That analysis is expected to be completed in April and will provide the raw data for the recommendations, Best said. Before the task force begins drafting its report, Best expects the task force will determine if additional interviews are needed and will offer an opportunity for additional public input.

She said the task force also may hold sessions for members with panels of service providers.

"A very important part of it is also educating ourselves so we can in turn educate the community around these services as we go on," Best said.

The task force aims to provide a report that is thorough, accurate, forthright and actionable, Best said. She expects it will take the end of April through June to write the report, which will then be presented to State College Borough Council, the Centre County Board of Commissioners and the public.

"We want this to be easy reading — not simple reading, not superficial reading, but easy reading," she said.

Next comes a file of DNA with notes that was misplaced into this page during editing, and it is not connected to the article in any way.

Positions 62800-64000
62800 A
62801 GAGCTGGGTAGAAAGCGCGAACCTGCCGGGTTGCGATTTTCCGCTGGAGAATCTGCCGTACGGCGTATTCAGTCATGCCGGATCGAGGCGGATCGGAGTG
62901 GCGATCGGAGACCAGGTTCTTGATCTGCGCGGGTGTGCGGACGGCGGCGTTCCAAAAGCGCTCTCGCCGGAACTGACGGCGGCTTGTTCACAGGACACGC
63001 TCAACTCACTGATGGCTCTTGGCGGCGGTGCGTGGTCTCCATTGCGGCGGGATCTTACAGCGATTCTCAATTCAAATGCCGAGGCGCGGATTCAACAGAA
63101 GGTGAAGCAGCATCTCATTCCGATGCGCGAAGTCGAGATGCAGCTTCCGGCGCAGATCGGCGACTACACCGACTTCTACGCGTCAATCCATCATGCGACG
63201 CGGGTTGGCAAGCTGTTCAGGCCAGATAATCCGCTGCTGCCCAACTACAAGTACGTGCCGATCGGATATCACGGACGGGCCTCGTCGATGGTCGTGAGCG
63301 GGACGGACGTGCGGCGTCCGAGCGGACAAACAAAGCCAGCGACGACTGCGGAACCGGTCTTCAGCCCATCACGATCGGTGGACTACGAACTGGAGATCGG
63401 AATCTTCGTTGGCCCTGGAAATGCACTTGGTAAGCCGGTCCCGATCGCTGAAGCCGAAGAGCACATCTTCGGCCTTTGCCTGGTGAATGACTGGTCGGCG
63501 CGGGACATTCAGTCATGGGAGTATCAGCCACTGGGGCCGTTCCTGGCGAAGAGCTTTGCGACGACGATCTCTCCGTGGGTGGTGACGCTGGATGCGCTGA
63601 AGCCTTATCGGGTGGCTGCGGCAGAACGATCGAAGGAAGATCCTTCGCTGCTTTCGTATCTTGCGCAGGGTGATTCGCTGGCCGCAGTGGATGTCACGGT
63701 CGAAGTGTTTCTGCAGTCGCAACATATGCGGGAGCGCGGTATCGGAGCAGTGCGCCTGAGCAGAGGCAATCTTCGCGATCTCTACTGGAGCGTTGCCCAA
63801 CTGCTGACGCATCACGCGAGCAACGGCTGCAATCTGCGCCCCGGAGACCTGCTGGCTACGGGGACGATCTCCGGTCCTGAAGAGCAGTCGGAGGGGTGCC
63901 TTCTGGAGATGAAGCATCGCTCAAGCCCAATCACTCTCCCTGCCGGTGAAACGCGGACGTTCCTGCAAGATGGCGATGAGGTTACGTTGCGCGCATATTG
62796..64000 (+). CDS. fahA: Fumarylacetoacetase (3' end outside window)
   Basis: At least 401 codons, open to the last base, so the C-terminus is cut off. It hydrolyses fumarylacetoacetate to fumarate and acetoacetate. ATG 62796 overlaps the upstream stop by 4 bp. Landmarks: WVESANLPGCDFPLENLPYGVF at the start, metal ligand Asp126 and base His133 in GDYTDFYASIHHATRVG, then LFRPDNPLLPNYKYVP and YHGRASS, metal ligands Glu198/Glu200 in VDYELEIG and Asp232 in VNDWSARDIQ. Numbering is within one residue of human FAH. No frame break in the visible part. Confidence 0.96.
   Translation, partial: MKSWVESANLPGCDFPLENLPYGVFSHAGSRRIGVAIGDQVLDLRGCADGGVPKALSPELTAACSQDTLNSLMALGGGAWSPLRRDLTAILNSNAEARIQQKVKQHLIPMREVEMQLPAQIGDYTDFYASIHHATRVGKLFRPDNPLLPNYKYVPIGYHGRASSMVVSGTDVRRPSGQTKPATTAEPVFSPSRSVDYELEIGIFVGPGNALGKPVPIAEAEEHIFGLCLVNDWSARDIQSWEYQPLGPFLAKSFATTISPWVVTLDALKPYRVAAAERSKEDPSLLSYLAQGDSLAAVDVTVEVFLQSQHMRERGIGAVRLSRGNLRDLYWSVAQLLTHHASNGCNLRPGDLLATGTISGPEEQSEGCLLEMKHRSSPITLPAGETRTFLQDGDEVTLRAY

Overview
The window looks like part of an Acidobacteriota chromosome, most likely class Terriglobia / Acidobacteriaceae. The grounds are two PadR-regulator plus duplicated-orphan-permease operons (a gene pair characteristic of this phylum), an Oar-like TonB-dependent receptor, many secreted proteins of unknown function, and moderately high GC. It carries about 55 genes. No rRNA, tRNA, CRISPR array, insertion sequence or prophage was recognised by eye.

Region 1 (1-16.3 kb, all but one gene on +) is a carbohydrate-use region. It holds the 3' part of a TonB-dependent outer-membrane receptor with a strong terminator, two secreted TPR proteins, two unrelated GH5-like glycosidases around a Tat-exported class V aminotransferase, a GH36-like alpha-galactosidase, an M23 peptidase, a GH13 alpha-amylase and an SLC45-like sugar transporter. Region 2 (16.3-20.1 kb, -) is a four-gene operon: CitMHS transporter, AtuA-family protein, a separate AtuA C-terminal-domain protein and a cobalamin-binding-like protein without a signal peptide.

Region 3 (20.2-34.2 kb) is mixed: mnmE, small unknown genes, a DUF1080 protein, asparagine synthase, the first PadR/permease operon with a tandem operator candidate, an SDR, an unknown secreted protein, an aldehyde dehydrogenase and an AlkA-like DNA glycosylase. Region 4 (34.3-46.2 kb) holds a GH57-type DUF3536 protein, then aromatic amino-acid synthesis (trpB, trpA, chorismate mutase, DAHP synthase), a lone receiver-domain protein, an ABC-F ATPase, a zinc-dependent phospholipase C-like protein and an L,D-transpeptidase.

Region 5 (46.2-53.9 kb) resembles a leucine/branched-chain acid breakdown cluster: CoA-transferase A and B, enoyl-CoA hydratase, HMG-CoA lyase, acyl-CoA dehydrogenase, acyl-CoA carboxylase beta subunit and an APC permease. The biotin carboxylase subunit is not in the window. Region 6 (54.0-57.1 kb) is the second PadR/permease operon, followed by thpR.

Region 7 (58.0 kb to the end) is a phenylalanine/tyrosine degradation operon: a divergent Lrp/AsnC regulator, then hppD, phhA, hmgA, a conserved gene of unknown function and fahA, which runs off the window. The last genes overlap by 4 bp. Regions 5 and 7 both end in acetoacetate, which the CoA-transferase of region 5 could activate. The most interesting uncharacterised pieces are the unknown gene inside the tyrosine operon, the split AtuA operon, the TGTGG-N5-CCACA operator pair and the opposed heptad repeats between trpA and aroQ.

Best added that the task force's work won't be the finish, nor is it meant to linger on indefinitely, but it is to provide something decision-makers can act on.

"This task force in itself is running neither a sprint nor a marathon. It is a relay," she said. "It’s incumbent on us to come off the blocks with a strong steady start, to know the course ahead, to establish our pace, to stay in our lane on both straightaways and curves, if we stumble to right ourselves and go on and finally to finish with a strong handoff of the baton to the next team member who will carry it forward to the eventual finish line."

In a similar report to Centre County commissioners on Tuesday, Best said he anticipates the task force's recommendations will be released in July.

Anyone wishing to submit questions to the task force can do so through its page on the borough's Engage State College website.



Geoff Rushton is managing editor for StateCollege.com. Contact him at [email protected] or find him on Twitter at @geoffrushton.